Uses: Yellow Napa cabbage is commonly used in soups, stews, stir-fries, salads, slaws, and pickled dishes. It can also be used as a wrapper for dumplings or stuffed with fillings to make Napa cabbage rolls. It is popular in Asian cuisine and also the main ingredient in kimchi, which you can then use to make stuff like Kimchi Vegetable Sushi and Kimchi Mayo / Aioli!

10. Yellow Swiss Chard

Five rainbow Swiss chard with yellow, red, and white/green stems on a white marbled background.

Fun fact(s): Swiss chard is a versatile leafy green vegetable whose stem comes in various colors, including yellow, pink/red, and white.

Taste and texture: Yellow Swiss chard has a slightly earthy and nutty flavor with tender leaves and crunchy stems. The different color chards typically have very similar flavor profiles, and therefore often sold mixed together!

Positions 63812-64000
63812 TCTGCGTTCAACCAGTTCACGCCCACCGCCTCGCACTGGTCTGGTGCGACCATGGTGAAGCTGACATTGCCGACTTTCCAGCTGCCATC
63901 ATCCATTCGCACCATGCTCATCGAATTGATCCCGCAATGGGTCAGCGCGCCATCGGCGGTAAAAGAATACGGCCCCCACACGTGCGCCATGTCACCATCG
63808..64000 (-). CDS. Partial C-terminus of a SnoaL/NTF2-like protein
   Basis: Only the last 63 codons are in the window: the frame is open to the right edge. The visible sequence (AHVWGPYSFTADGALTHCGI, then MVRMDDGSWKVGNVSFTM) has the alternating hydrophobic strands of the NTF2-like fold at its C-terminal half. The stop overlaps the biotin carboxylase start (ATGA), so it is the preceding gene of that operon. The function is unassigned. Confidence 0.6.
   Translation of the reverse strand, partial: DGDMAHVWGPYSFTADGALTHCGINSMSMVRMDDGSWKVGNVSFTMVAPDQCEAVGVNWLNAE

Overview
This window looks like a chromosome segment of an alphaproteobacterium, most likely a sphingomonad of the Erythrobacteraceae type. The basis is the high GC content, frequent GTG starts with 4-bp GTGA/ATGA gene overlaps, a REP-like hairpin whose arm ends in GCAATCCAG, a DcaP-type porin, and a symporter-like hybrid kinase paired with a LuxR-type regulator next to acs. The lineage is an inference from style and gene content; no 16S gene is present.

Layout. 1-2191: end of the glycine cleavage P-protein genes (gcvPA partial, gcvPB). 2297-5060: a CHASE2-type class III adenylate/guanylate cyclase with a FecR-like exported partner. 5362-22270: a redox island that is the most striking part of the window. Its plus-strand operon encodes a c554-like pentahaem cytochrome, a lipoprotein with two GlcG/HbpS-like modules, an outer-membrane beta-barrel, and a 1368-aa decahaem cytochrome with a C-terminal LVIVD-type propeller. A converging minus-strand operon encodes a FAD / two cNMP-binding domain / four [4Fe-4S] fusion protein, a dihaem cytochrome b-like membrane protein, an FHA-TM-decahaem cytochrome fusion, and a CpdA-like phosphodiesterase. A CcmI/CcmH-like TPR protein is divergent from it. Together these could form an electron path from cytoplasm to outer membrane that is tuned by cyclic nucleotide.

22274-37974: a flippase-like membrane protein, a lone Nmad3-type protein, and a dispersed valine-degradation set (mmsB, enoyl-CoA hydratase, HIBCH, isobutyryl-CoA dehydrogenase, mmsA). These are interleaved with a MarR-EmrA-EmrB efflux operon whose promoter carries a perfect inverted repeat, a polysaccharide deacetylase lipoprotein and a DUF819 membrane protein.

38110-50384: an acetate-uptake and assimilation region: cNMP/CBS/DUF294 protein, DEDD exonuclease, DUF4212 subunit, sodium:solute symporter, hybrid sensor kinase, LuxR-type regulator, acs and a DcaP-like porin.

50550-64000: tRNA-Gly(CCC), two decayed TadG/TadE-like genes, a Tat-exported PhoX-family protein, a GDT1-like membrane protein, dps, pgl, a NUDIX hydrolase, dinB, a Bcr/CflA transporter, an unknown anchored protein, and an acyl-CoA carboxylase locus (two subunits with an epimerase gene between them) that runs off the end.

Uses: Yellow Swiss chard can be sautéed, steamed, boiled, or used raw in salads. They can also be added to quiche, tarts, and galette!


Which vegetables are yellow/golden?

Some examples of yellow/golden vegetables are yellow potatoes, golden beets, yellow carrots (not to be confused with parsnips), yellow zucchini, corn, yellow eggplant, yellow cherry tomatoes, and yellow bell pepper. To learn more, have a look at my blog post where you can find pictures for each of the 20 vegetables here, and read about some fun facts and their uses in cooking!

Which root vegetables are yellow?